..... Anthem is a story of personal triumph. Prometheus, formerly known as Equality 7-2521 and also a man of Greek legend who brought fire to his people, discovers his true self. As an outcast in his former society, Prometheus realizes he must be attuned to his real needs, thoughts, and beliefs rather than those expected of him by his “brothers.” Prometheus longs for the freedom unavailable to him in this supposed utopian society of brotherhood. This is illustrated by the shedding of his burden of sadness in his escape to the Uncharted Forest. Prometheus wakes up realizing he is free of his binding and spins in a circle, arms flying free just like a child. ......

Spring Break

What a treasure it was to be in Florida for Spring Break. The Orlando weather was quite an escape from the gray, cold I left behind in Batesville.

In Orlando's Universal Studios, I rode my first huge roller coaster. I had not been missing anything. Turns out, I hate roller coasters. I got off the ride which shaky arms and legs from holding so tightly to the bottomless seat. I was motion sick as well. Dueling Dragons, never again.

While all the amusement parks were generally great fun, I was quite home sick. I missed my family, especially my sister Hannah, and all the friends I left behind. I kept thinking of what they would say about everything we did. Especially the sarcastic comments.

Friday, March 13, 2009

Gone with the Wind

Change is inevitable. How many times have you heard that adage? Cliche but true. This theme is embedded throughout Margaret Mitchell's Gone With the Wind. The spoiled princess Katie Scarlett O' Hara evolves steadily through the plot.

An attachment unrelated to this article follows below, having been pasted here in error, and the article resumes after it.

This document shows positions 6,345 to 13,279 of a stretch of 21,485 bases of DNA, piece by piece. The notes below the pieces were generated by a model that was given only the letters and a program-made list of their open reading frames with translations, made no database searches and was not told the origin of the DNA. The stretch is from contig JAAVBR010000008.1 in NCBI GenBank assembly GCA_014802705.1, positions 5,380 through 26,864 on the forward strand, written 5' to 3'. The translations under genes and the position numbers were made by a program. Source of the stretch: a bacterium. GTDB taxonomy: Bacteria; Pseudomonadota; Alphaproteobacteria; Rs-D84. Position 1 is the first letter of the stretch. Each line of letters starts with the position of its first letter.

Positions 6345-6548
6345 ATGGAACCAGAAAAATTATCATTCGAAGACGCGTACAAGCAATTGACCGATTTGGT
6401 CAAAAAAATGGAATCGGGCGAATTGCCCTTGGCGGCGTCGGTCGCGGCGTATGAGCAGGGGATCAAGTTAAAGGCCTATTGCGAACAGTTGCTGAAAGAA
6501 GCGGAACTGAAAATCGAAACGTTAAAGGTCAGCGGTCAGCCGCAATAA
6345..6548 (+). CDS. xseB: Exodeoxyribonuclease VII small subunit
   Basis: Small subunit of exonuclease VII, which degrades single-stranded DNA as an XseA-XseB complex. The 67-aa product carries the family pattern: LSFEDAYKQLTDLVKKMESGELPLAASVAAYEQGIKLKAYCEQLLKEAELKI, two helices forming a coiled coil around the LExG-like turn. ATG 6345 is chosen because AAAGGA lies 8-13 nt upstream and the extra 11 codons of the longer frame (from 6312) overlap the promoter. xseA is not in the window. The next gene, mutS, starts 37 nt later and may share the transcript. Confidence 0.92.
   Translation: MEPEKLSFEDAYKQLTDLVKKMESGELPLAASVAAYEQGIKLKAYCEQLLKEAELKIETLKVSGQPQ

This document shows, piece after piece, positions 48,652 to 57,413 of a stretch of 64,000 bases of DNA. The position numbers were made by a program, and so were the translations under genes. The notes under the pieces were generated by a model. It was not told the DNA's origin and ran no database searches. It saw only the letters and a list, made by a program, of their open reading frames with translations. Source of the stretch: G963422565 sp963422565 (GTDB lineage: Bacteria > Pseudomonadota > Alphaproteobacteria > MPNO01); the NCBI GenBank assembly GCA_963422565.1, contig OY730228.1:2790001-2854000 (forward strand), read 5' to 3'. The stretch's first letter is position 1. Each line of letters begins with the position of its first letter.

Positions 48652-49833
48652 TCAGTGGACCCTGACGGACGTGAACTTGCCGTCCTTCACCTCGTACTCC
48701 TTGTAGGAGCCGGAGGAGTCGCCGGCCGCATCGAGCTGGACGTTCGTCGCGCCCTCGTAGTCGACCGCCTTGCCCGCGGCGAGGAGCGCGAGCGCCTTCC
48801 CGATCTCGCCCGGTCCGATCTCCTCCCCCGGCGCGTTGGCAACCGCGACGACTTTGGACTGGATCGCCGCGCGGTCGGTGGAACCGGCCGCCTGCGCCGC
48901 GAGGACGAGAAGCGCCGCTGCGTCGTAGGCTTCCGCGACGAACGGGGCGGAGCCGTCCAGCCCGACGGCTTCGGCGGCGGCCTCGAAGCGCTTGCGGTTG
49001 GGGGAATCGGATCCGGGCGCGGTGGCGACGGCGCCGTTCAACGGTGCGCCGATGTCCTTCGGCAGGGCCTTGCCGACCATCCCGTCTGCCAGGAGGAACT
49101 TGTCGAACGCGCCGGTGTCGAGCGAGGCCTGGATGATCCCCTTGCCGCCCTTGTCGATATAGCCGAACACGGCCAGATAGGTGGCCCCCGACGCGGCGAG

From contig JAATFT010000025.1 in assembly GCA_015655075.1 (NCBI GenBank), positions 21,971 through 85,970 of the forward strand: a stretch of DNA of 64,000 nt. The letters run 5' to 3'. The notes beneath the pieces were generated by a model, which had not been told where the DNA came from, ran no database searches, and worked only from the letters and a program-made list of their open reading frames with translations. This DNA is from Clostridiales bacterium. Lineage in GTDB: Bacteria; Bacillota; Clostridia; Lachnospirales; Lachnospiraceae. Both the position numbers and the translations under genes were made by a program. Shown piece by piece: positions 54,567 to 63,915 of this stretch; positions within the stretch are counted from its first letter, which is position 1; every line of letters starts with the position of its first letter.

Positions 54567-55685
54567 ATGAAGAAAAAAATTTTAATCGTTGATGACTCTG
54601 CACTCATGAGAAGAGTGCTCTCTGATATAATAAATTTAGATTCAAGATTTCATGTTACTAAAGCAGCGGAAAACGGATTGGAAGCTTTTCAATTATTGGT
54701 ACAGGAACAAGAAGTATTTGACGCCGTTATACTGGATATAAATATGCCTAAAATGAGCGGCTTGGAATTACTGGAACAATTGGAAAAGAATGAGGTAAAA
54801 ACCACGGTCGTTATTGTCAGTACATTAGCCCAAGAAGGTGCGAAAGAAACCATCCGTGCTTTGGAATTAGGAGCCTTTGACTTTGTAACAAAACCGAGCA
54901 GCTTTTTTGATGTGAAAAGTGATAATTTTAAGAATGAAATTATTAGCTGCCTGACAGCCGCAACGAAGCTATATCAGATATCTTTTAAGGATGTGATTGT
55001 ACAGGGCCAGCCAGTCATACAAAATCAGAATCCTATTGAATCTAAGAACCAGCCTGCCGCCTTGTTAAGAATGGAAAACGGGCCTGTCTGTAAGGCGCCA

She begins the story as a conceited, wide eyed, innocent girl. She is completely unaware of the politics of the soon to begin Civil War.

"There won't be any war, and I'm tired of hearing about it." Scarlett
Pg. 5 Paragraph 5

At the end of the war, Scarlett emerges cold, hard, bitter, with a keen sense of business. She single handedly saves her family estate while dealing with the death of her parents.

She goes into each of her marriages for a different need. To make someone jealous, for financial security, for thrill.

Margaret Mitchell was a master at capturing the humanity and humility of a desperate lady in hard times. She captures how the essence of a person changes. As the war took different turns, so did the people of the South.

The people begin jubilant and fancy free as the Confederacy leads the beginning of the war. Slowly they turn into remnants of the 'Good Ole' Days' as goods and specialities become scarce and as Sherman ravages their home.

1037 pages-3 books

Wednesday, March 11, 2009

To Perfect My World....

No one can say this world is perfect. Just think how much our home could improve with a few tweaks-or rather drastic changes.

To change our world, I would:

-Begin a mandatory etiquette school.

-Make it necessary for everyone to listen to U2. And frankly, act like Bono and Co. themselves.

-Make it necessary for citizens to watch documentaries of groups of people many are prejudiced against.

-Let people release their inner child.

-Find ways to distribute food to starving countries.

-End intolerance of all forms.

No world is perfect, but the joint forces of all our people can help it. For the better.

Monday, February 16, 2009

Answering "The Call of the Wild"

Dogs snarling. Teeth baring. Growls echoing. Jack London illustrates the dogs' fights with a clarity I've scare encountered. His novel, The Call of the Wild, has been my favorite assigned novel in class this year.

Jack London's Buck, though a dog, was an easily relatable character. Buck learned quickly how to survive in the brutal wild of the Yukon. I remembered my own changes as I entered the savage high school I now attend. Buck kept you rooting for him through the whole novel.

Jack London's style was very compelling. His descriptions of every aspect were full of clarity and vividness. They were exact and appealing without being flowery and fussy.

The Call of the Wild was a book that could aimed be toward both genders. It was full of violence and danger and thrill for the restless, antsy boys. Girls could just as easily fall in love with the loyal, loving Buck.

I would recommend The Call of the Wild to anyone-girl or boy, child or adult.

The Tragic Tale of Antigone


It always begins with feuding families and forbidden love. Reading Sophocles' Antigone, I couldn't help but notice the blatant similarities between this play and of William Shakespeare's Romeo and Juliet